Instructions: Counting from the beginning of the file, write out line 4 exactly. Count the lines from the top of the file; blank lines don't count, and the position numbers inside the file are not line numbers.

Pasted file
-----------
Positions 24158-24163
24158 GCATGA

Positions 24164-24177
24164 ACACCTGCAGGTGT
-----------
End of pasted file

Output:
24164 ACACCTGCAGGTGT